« 226 | Main | This Week In Utero: 22 »

Friday, June 19, 2009

On The Importance Of Clowning

I was preparing to do a post on how clowning is an effective tool in the peacemaking kit, because as I saw in action a clown can break down barriers and thus enable bridge building. 

Clowns disarm.  They provide stark relief to the absurdity of things like banning pencils and paper.  They speak an almost universal language that can communicate across the gulf between protesters and police.

So I was preparing.  And in preparing I found my post was already written much more eloquently than anything I could muster by my friend Anna Brown:

It was Nasser Ibrahim, the Director of the Palestinian-Israeli Alternative Information Center in Beit Sahour (West Bank) who provided a way for me to see the necessity of the work of clowning, with its love of joy and of fun, in the context of a disaster. According to Ibrahim, political resistance is an “effort to hold on to your humanity. It is the work of being human.”

Ibrahim’s insight certainly came to life during our three attempted crossings into Gaza. During our first attempt, we were joined by “Kassamba,” an Israeli anarchist band whose name roughly translates into “sound rockets,” and a troupe of clowns. Kassamba, Patch and the Israeli clowns had all of us dancing, laughing and smiling in an area that was filled with miles of fences, guard towers, military vehicles and M-16’s. When our passports were returned to us and our entry denied, Patch took the passports and started a game of poker with them just underneath the checkpoint booth, a move that had the Israeli guards looking on in amazement and amusement. When Patch reached out his hand to one of the guards, the guard reached back and clasped Patch’s hand with a strong grip. In this case, the hand that clasped the other had to first release his hand from a gun. “Score, humanity!” at least for this moment.

Our second and third efforts to cross were enriched by balloons, kites and flowers as well as by a three-hundred person strong demonstration by Gazans just across the crossing from us. Our kites and balloons embodied our soaring spirits and the desire to connect with the people of Gaza. Our flowers were placed in the fence of the Erez crossing along with handwritten notes. Prior to placing our notes in the fence, we were able to speak with a few of the Gazans who had made it through the crossing and who were on their way to the hospital. Be they elderly women or small children held by their mothers, the pallor of sickness was quite evident, particularly in the sweltering heat of the day. Most were suffering from heart ailments and were in need of serious medical attention. In order to get out of Gaza, where medical supplies are in short shrift and hospitals are barely functioning, they had to wade through an onerous bureaucratic permit process only to wait—if they were among the fortunate few—for hours before being allowed out. The festive atmosphere we had created in this desolate and inhuman space brought forth smiles and hugs from our Gazan friends. “Score, humanity! Once again.”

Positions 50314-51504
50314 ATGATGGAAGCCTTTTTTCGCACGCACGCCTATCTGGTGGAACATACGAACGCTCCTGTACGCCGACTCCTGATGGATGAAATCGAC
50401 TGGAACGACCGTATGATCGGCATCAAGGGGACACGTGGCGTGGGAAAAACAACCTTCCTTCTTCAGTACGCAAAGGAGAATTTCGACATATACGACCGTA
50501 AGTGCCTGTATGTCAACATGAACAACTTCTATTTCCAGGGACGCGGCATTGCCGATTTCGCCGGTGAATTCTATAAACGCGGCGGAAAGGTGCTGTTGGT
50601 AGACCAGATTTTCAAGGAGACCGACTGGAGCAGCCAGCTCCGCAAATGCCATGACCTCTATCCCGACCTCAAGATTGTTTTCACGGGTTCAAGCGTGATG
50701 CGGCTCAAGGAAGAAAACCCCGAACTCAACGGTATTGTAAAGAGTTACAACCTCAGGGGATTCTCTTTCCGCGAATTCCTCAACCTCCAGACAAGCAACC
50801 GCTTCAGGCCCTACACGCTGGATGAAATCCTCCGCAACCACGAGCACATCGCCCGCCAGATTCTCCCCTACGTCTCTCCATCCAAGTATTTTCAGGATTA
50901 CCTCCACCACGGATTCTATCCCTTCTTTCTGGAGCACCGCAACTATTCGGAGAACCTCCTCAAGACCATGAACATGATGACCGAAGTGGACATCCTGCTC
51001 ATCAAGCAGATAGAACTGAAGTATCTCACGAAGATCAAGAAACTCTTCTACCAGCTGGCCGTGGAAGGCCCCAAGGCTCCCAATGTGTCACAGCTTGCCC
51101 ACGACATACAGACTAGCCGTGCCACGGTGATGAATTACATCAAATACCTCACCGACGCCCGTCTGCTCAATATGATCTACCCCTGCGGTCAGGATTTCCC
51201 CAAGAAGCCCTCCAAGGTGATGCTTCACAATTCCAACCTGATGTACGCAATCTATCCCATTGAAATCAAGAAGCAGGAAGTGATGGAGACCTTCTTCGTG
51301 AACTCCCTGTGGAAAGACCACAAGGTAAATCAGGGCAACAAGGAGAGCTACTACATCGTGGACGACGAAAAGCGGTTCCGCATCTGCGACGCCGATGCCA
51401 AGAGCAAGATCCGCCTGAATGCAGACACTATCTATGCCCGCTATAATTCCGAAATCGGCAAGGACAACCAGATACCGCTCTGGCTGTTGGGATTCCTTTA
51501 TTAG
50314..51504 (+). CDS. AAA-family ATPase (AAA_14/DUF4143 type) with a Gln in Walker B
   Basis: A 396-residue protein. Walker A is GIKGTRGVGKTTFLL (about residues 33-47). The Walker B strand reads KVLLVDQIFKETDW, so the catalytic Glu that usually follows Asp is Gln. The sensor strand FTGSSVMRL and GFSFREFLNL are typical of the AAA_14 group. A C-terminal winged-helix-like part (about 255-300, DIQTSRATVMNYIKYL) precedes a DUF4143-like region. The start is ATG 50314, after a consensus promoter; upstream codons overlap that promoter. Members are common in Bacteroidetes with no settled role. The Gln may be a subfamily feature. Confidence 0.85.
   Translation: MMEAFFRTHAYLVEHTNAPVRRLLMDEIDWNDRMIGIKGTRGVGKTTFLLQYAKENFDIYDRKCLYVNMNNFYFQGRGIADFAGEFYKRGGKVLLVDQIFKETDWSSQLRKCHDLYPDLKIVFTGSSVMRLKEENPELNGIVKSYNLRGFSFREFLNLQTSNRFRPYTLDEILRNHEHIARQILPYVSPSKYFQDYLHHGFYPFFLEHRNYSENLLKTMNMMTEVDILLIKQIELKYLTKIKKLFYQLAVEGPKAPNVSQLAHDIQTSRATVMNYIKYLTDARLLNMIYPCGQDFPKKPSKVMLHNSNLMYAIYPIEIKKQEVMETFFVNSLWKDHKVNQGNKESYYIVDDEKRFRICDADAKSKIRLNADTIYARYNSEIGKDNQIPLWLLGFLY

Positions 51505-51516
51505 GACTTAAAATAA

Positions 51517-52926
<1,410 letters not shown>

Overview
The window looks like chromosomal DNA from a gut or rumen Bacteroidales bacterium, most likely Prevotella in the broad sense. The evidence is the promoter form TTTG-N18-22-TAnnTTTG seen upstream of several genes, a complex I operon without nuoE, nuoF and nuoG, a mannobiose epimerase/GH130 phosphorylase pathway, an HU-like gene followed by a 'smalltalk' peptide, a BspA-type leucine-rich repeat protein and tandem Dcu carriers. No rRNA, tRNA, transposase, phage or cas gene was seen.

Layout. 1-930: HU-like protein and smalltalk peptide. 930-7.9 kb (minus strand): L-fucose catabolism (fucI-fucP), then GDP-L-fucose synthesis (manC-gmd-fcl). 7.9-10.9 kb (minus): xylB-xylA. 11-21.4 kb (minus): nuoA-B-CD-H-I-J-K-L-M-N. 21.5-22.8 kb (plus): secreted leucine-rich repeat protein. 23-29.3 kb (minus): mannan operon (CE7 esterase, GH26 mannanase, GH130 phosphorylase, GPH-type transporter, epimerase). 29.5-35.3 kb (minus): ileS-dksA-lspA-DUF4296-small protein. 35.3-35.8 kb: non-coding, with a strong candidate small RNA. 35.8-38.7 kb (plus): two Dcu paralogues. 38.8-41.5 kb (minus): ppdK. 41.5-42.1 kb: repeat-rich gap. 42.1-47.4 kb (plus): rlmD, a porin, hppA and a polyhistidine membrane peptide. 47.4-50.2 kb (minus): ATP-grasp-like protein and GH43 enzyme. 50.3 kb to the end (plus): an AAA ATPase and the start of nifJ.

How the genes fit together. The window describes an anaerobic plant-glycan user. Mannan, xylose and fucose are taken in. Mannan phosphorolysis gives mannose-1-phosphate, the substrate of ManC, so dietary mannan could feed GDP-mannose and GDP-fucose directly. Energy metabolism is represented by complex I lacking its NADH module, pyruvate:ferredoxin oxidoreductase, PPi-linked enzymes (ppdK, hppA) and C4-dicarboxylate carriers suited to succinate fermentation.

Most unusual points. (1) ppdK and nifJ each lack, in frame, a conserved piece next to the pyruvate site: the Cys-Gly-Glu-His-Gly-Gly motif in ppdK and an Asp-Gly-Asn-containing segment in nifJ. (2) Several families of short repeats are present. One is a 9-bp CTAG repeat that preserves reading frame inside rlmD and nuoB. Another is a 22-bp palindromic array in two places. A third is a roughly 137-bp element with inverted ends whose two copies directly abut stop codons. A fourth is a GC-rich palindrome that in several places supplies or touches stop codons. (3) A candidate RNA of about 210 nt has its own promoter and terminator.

Though the gates to Gaza were not opened for us, the gates around my heart were opened. Far from being dispirited, I know that the roots of my peacemaking practice are stronger and more deeply rooted than ever before. Once again the words of Nasser Ibrahim came to mind: “Never give up!” I will not give up; I have only just begun.

I should just let my photos and other people speak for me, it appears...


June 19, 2009 in Pax Americana, Viva Palestina | Permalink


TrackBack URL for this entry:

Listed below are links to weblogs that reference On The Importance Of Clowning:


I hate to break away from the topic, but I don't have the email for the Liberal Coalition anymore, and I think this is important:

Andante of Collective Sign passed away on Tuesday, June 16th, 2009, after a long battle against cancer.

Posted by: Rook | Jun 19, 2009 10:50:24 AM

I should just let my photos and other people speak for me, it appears...


hey, that's what i say. of course you are a much better writer than me. keep on keep'n on.

Posted by: charley | Jun 19, 2009 10:55:25 AM

Post a comment